In Bangui: Working So Children Can Have a Future
On Friday April 4, 2014, over thirty young people came together at the ATD Fourth World courtyard in Bangui, invited by Daniel, one of the Street Library coordinators. Known for his work with children at the Mpoko refugee camp at the Bangui airport, Daniel was given responsibility by an NGO to put together a team of volunteers to coordinate an awareness-building workshop on the theme of “Protecting Childhood.” They had 15 days to put together a program covering the whole of the 70,000 person refugee camp.
The 4th was the first time in six months that a meeting could be held at the ATD Courtyard. It allowed the young people to discover ATD Fourth World, all of them active and working for their little brothers and sisters. Songs and dances made the morning ripe for sharing knowledge. Daniel invited each attendee to present himself, which allowed everyone to learn more about the different organizations present. Then, during the workshops, each of them looked into the theme of the protection of childhood.
Without Daniel’s work and history, such a morning couldn’t have happened.
Rooted in his community and his action
Daniel has been working with children for a long time, and in many different ways – basketball, youth centers, HIV prevention. He connects members of his own family, puts them in touch with each other in households of different parts of his family network. From far away you can see his giant head passing.
Already in 2008, in his neighborhood of Kokoro-Boeing, families and members of ATD Fourth World had begun an activity on health and education: maintaining canals to get rid of stagnant water after rains. This work also brought together the most excluded people, sharing their concern for the health of children threatened by malaria. Links were created, a library at the market was started, and Daniel was there.
Preparing meetings of Library coordinators, evaluating activities, training himself to learn the basics of story telling, singing, and dancing, listening in confidence to the children, creating artistic activities: Daniel does it all, and always in reflection with others. Act, reflect, share and train – it has become natural.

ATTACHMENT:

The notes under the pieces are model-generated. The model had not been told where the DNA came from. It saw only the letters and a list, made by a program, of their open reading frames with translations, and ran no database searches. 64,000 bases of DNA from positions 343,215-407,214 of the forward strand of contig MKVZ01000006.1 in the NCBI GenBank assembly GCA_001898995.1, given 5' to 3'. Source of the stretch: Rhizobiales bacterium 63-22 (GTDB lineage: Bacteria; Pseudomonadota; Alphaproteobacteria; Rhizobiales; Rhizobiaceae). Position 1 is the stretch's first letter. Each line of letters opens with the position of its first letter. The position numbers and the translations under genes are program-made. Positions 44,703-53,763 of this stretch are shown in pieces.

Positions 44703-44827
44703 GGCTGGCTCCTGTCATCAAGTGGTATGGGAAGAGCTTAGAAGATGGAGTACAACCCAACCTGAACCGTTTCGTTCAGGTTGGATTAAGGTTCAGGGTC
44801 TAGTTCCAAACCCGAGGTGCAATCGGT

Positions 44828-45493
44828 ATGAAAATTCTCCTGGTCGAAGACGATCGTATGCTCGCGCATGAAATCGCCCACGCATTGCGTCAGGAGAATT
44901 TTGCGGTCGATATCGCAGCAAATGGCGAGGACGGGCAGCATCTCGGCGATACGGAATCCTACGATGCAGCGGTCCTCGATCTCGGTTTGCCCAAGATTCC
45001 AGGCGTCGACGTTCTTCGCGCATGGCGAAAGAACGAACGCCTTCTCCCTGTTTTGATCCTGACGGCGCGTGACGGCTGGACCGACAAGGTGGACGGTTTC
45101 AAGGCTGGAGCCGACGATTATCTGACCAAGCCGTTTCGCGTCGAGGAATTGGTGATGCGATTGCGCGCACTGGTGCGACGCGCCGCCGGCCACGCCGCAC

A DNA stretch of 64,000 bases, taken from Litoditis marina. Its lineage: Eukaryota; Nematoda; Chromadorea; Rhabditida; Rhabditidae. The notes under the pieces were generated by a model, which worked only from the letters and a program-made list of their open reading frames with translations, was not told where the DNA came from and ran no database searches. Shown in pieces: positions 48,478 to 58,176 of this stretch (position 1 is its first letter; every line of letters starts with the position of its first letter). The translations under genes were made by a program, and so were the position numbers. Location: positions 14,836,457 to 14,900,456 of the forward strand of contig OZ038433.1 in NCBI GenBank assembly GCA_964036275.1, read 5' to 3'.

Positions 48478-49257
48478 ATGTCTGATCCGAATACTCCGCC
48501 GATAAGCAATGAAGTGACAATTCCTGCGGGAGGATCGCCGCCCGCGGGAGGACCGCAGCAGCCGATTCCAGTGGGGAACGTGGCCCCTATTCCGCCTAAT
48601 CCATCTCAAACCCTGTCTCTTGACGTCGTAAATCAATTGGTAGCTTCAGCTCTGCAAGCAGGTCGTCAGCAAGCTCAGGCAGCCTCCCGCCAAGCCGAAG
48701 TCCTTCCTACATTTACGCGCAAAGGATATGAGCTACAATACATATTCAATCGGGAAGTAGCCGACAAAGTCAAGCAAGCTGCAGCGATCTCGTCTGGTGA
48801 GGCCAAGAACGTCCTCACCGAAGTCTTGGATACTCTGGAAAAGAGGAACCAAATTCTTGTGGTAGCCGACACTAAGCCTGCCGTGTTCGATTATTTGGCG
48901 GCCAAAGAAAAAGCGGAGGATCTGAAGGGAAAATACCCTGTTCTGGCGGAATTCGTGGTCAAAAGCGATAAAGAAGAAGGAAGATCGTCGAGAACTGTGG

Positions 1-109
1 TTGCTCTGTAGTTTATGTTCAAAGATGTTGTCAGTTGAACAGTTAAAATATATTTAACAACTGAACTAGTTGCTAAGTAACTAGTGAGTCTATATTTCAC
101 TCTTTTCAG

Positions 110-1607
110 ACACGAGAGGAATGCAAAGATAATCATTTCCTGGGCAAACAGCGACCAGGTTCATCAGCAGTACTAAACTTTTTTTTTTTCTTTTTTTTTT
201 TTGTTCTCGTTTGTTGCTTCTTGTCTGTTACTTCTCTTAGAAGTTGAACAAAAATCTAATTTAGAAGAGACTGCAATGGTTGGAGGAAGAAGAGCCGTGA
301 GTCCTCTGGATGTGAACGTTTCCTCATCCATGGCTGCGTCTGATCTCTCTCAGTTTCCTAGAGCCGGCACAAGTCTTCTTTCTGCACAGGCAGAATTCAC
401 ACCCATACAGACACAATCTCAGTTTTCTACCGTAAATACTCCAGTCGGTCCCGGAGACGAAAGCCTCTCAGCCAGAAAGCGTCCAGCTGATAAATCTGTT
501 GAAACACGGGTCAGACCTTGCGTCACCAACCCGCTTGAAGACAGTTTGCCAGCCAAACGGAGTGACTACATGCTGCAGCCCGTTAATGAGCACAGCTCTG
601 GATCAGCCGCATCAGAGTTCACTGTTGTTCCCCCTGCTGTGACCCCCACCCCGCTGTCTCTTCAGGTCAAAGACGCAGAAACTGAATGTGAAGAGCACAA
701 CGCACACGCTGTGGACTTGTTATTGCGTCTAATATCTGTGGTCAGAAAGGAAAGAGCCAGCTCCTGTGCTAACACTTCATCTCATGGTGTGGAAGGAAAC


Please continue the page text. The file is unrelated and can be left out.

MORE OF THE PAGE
Perseverance in hard times
In 2013, Daniel and his family had their share of hard times. They lost loved ones, they lost space to live in – but Daniel continued building connections: “If I stick with ‘they say’ (‘they say you can’t go there, you can’t go out, you can’t talk with so-and-so’), I would never come out of my hole,” he says.
During the battles between armed militias, and then the retaliation against the population in December 2013, Daniel and his community were among the 500,000 people displaced to the largest of the 50 refugee camps, at Mpoko Airport. The security of the children there was uncertain.
Upon arrival, Daniel found the children and families of his Market Library, as well as his friends the coordinators. Without waiting, they made themselves available to the families – to translate during a vaccination, to ensure the distribution of rations, to help teams charged with burying the deceased. But above all, on tarps brought by cart from ATD Fourth World, they made a new space for daily meetings – the Street Library. In two weeks, with Deo, Nelson, Alma, Patrice, Louis, Colin, and many others, they started dancing and singing with the children and their friends.
Daniel felt what was needed though were Home Libraries, visiting each child at home to earn the trust of their parents. Some evenings, using topics of conversation adapted to adolescents, he moderated discussions. The Street Library space became a place of refuge where one goes in difficult times.
International agencies and NGO’s that work with children, with their complicated workflows, took weeks before they got involved in the camp. When they did get involved, some of them were quickly accepted. Others improvised with coordinators coming from other areas, using unknown teaching tools and only working a few hours a day because of the curfew. The Street Library though remained a stable point of reference integrated into the life of the site. Daniel worked to create opportunities to meet and build friendship and exchange with coordinators from other international structures, notably those of the Doctors Without Borders (MSF) hospital.
With their Christmas pictures, the children from Street library went to offer a little “Joy on the hospital walls.” Daniel contacted the National Youth Council and represented ATD Fourth World as part of the team working on awareness-raising on reconciliation and peace.
During the first three months of 2014, Daniel built up links between young coordinators and employees for the NGOs in charge of Mpoko. Several times a week, he participates in meetings where he brings a comprehensive approach to on-the-ground actions. This includes meeting with families, choosing words and concepts that are accessible to everyone, and especially the civil engagement of young people for their country, alongside their little brothers and sisters. It was in this framework that the April 4th meeting was organized.
Like the “Kota Keke,” the tree which marks the seat where councils decide what is best for their communities, Daniel, rooted in a strong family and engagement in his community, reaches to the sky developing branches of friendship and partnership.